Staffing Management

Going Through the Emotions: How Emotional Intelligence Skills Can Boost Business Results

By Kim Lee

Dec. 1, 2015

The general agreement among human capital experts is that technical skills account for roughly 10 percent of a manager’s success.

Hitting quarterly projections and delivering exceptional products or services is significantly affected by factors such as relationship management, resilience and social awareness — in short, emotional intelligence. Of course, this seems logical. Well, if it is, should these skills associated with emotional intelligence be management prerequisites?

What is critical to leadership excellence? Staying aware of and managing change. Daniel Goleman, a pioneer in the area of emotional intelligence encourages focus on remaining aware of constant change and reacting or behaving accordingly — exhibiting behavior that is aligned appropriately with each situation. This requires social- emotional vigilance.The Argument logo

Work teams with high emotional awareness and strong management skills achieve more positive results because of improved ability to exchange information, problem-solve respectfully to make decisions and engage in productive conflict negotiation. The combination of exceptional emotional awareness and management capability is what drives positive business results.

There is mounting evidence that emotional intelligence is a factor distinguishing the best business leaders from the rest of the pack.

Examining effectiveness of management teams in Fortune 500 companies, the late David McClelland found that when senior managers had high emotional intelligence capabilities, their divisions outperformed yearly earnings goals by 20 percent. In a review of the U.S. Air Force recruiter performance, recruiters with high emotional intelligence scores, exceeded 100 percent of their annual recruitment quotas. Recruiters with low emotional intelligence met less than 80 percent of their quotas. In 1998 when the Air Force started considering emotional intelligence in the selection of recruiters, financial losses (because of recruitment mismatches) were cut by 92 percent, or almost $2.8 million.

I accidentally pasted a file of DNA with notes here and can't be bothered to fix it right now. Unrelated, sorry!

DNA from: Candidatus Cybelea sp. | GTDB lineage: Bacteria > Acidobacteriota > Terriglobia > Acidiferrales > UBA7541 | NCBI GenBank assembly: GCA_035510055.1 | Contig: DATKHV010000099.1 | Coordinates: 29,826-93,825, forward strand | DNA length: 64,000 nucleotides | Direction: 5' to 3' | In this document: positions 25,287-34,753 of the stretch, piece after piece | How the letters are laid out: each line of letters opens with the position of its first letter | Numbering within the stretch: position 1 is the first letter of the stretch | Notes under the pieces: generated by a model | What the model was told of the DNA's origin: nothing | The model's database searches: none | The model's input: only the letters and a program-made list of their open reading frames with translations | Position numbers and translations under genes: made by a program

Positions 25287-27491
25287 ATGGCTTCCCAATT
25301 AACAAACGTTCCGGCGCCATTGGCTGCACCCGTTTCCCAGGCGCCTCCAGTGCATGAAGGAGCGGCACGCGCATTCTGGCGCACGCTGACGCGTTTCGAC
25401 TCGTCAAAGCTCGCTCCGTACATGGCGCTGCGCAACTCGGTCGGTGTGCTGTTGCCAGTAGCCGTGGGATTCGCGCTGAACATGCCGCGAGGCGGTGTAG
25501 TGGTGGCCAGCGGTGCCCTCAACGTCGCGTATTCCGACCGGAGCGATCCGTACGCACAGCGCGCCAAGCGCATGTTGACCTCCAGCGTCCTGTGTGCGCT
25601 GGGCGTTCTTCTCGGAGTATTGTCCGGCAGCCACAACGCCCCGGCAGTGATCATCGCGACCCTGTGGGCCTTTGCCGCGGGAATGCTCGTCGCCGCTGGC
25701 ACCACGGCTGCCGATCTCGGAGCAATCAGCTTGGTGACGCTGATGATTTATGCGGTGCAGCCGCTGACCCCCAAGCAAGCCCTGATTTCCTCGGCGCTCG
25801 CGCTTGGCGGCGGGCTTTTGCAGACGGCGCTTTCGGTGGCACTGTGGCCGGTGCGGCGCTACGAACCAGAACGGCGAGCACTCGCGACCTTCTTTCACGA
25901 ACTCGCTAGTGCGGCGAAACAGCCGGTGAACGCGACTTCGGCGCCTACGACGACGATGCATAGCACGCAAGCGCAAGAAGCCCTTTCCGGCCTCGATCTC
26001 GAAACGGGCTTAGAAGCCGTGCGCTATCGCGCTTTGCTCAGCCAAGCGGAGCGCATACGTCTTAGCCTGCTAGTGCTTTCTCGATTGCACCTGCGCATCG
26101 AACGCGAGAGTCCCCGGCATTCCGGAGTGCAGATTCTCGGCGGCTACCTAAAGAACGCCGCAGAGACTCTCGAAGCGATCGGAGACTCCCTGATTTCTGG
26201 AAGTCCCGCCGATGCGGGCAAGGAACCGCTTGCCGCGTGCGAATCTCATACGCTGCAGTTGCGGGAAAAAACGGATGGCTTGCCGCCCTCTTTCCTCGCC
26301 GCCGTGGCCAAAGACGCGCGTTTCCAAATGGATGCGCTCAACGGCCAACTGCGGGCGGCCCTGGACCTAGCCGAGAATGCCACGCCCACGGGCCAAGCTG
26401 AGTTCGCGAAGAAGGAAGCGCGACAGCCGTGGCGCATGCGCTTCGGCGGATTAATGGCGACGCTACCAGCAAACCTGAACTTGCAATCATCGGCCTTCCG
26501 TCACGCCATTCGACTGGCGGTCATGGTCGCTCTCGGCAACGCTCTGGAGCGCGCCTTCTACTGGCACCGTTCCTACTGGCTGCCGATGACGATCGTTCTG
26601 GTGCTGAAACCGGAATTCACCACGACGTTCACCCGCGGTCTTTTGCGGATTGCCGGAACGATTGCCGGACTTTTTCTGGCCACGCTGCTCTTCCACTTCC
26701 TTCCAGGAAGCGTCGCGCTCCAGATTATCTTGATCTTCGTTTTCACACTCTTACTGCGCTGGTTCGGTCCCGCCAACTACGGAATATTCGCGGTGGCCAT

Management teams with high emotional intelligence can affect innovation and increase company profits.

Cutting-edge approaches to leadership development in the workplace are focused on increasing managers’ ability to remain aware of self and others, shore up resilience and create trusting relationships.

According to author Gilles Gignac and his colleagues, the effects of social and emotional skills development are particularly significant for sales professionals. During a large-scale corporate merger, sales professionals participating in emotional intelligence training generated more revenue than their colleagues who were not involved in the program.

Managers with high emotional intelligence are catalysts for operational efficiency. Is there evidence that emotional intelligence is linked to job performance?

Management consultant Lorenzo Fariselli found managers participating in customized emotional intelligence management certification programs with high emotional intelligence received significantly higher job performance scores than their counterparts with lower emotional intelligence.

Preparing managers to deliver positive business results requires focus on skills that go beyond expertise in a specific technical area. Demonstrating resilience, goal-directedness, solution orientation and a balanced outlook are necessary. This is par for the course in leadership roles.

There is no doubt, getting commitment to develop management emotional intelligence can be challenging. Do we even know that these skills can be taught?

Yes, emotional intelligence skills can be developed. Multiple tools and programs are available to create emotional intelligence development opportunities in organizations. Many programs are based on years of research validating the link between emotional intelligence and company profits.

Companies like TalentSmart Inc., a prime provider of emotional intelligence services and Six Seconds, a global network focused on creating positive change through emotional intelligence, have examined the effect of emotional intelligence on performance for many years. These companies and others like them have delivered training with a proven track record of increasing participants’ ability to leverage emotional intelligence skills and achieve positive results in various situations.

It is all about the way people in organizations think and act.

Learn to remain calm regardless of the situation, be less impulsive and make decisions that reflect multiple considerations for greater operational efficiency. With rapid changes in workplace landscape, staying aware and appropriately responding to real differences in the way things are done will help employees remain in the game adding tremendous value to companies. It will also build teams focused on innovative ideas and positive business results.

Kim Morris Lee is director of organizational effectiveness at University of Illinois at Chicago. Comment below or email editors@workforce.com. Follow Workforce on Twitter at @workforcenews.

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